The Federal Open Market Committee drew its line in the inflation quicksand on June 25 and held its target for the federal funds rate at two percent. It pointed to “recent information that overall economic activity continues to expand,” acknowledged that “labor markets have softened further,” and clung to its view that inflation will “moderate later this year and next year.” But in the face of higher prices for energy and “some other commodities” the FOMC found that “uncertainty about the inflation outlook remains high.”
The Fed met expectations, and the markets were seemingly unrattled by the decision. Yet by the end of trading on June 27, the Dow Jones Industrial Average had tested bear territory, and the index closed at 11350.01 points on June 30, off 19.9 percent from its 14164.53 closing high on October 9. Battered by the troubled old-line U.S. automakers and the dismal financial sector, pummeled by sour U.S. housing market numbers, weak jobs data, flimsy consumer spending, and signs that stagflation is taking hold in Europe, June was the cruelest month for the DJIA since June 1930.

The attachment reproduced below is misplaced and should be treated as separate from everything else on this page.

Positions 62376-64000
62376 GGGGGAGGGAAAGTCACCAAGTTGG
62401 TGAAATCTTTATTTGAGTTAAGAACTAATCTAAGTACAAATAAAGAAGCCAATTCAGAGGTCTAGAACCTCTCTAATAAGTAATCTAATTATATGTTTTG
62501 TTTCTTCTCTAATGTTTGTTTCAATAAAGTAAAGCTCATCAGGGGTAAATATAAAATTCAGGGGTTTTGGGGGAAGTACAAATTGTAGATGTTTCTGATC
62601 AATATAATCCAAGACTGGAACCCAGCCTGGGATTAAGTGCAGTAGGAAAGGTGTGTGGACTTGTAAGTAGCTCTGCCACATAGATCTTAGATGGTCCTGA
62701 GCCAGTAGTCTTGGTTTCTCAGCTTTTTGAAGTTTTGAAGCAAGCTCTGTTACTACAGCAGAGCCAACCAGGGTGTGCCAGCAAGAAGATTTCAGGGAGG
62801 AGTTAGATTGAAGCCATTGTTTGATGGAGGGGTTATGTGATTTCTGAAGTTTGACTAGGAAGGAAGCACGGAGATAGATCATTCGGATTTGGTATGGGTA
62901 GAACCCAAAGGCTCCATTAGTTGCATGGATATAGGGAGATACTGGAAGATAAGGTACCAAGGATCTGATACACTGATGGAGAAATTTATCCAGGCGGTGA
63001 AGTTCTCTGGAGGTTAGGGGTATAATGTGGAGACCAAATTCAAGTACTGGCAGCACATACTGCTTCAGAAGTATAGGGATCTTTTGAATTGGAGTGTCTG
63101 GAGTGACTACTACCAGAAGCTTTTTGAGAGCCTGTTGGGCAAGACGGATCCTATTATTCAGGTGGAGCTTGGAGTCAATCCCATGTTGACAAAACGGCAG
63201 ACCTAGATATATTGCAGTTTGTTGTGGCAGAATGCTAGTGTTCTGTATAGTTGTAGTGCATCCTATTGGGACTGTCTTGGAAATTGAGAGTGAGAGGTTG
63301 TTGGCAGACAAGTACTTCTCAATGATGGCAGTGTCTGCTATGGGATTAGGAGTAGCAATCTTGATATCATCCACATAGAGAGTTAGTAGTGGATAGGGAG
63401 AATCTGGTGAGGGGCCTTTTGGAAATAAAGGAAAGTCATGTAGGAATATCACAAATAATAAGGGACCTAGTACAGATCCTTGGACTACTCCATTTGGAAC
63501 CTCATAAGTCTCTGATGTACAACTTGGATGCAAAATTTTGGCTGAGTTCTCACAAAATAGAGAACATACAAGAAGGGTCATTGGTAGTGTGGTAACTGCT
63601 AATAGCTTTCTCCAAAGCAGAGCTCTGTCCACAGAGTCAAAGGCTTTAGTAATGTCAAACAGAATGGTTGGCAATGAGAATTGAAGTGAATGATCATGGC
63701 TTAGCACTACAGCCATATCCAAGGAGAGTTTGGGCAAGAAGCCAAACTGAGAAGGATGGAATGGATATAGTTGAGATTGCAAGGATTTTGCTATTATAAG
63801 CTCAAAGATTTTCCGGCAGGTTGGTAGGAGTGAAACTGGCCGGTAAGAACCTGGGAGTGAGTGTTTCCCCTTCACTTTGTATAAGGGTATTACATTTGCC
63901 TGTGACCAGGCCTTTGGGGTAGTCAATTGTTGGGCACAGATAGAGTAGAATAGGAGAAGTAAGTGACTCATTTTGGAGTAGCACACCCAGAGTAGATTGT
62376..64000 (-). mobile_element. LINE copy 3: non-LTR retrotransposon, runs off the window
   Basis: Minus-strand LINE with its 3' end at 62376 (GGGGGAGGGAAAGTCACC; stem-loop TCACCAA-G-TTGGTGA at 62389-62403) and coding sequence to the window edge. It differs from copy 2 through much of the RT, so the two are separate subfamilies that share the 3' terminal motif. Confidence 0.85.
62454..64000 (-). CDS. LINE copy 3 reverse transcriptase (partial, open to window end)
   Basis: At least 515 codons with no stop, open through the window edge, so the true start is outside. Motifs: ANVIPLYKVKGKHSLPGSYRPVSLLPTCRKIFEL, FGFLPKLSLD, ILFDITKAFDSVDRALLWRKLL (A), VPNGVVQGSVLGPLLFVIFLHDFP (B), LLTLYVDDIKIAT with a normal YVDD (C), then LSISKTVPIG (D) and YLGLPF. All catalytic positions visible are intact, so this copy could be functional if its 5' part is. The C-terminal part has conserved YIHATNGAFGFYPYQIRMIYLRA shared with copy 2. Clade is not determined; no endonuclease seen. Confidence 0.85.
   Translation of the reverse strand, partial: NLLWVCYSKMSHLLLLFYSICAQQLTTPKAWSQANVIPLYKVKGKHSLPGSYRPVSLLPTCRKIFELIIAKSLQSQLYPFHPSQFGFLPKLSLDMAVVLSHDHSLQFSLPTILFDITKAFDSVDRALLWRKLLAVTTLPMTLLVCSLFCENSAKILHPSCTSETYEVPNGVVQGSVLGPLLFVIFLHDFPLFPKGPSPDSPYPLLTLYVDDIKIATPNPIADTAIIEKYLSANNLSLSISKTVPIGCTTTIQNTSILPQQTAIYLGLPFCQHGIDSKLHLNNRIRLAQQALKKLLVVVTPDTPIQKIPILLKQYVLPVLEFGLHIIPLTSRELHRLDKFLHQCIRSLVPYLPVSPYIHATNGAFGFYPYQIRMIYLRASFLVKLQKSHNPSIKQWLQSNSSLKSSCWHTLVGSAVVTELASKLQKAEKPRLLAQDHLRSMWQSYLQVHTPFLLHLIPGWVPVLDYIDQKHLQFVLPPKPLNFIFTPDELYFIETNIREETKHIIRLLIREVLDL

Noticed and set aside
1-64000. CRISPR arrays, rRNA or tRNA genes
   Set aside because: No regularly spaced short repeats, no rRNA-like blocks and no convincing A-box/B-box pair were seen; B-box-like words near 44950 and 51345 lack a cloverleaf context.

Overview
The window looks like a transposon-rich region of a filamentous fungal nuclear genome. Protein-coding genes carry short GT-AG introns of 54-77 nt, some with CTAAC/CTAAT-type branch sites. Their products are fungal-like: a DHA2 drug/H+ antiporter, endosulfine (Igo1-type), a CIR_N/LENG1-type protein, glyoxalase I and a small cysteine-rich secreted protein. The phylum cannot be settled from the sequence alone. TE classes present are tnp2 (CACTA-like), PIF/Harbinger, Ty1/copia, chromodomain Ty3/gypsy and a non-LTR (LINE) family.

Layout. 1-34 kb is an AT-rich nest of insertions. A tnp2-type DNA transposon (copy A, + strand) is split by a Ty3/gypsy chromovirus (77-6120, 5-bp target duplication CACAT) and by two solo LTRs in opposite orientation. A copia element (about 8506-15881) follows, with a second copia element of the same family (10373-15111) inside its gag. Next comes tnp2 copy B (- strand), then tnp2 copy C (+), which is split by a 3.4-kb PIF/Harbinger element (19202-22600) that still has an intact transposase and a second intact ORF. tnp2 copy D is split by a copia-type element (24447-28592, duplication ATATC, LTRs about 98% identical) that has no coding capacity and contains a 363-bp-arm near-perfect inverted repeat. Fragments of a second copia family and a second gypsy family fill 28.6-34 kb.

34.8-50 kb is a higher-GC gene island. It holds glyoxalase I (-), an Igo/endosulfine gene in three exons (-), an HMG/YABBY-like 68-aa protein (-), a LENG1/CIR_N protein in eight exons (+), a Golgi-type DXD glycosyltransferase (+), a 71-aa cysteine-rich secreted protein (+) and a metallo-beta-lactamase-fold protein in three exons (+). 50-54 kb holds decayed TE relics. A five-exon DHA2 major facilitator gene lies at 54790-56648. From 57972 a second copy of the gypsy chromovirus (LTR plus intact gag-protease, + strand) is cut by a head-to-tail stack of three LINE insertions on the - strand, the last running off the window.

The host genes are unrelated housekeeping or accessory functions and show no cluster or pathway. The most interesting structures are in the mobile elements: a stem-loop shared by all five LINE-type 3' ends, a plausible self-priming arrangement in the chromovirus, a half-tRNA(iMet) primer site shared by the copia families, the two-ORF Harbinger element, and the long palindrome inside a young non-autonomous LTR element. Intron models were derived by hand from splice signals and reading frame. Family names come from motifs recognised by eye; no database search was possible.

In its annual report released last week, the Bank for International Settlements cautions that a combination of financial market turmoil, deteriorating real estate markets, and inflationary pressures “does appear to point to a deeper and more protracted global downturn than the consensus view seems to expect.” The BIS report notes: “With inflation a clear and present threat, and with real policy rates in most countries very low by historical standards, a global bias toward monetary tightening would seem appropriate. That said, the circumstances of different countries…currently rule out a ‘one-size-fits-all’ response.” Well, so much for clear and present advice.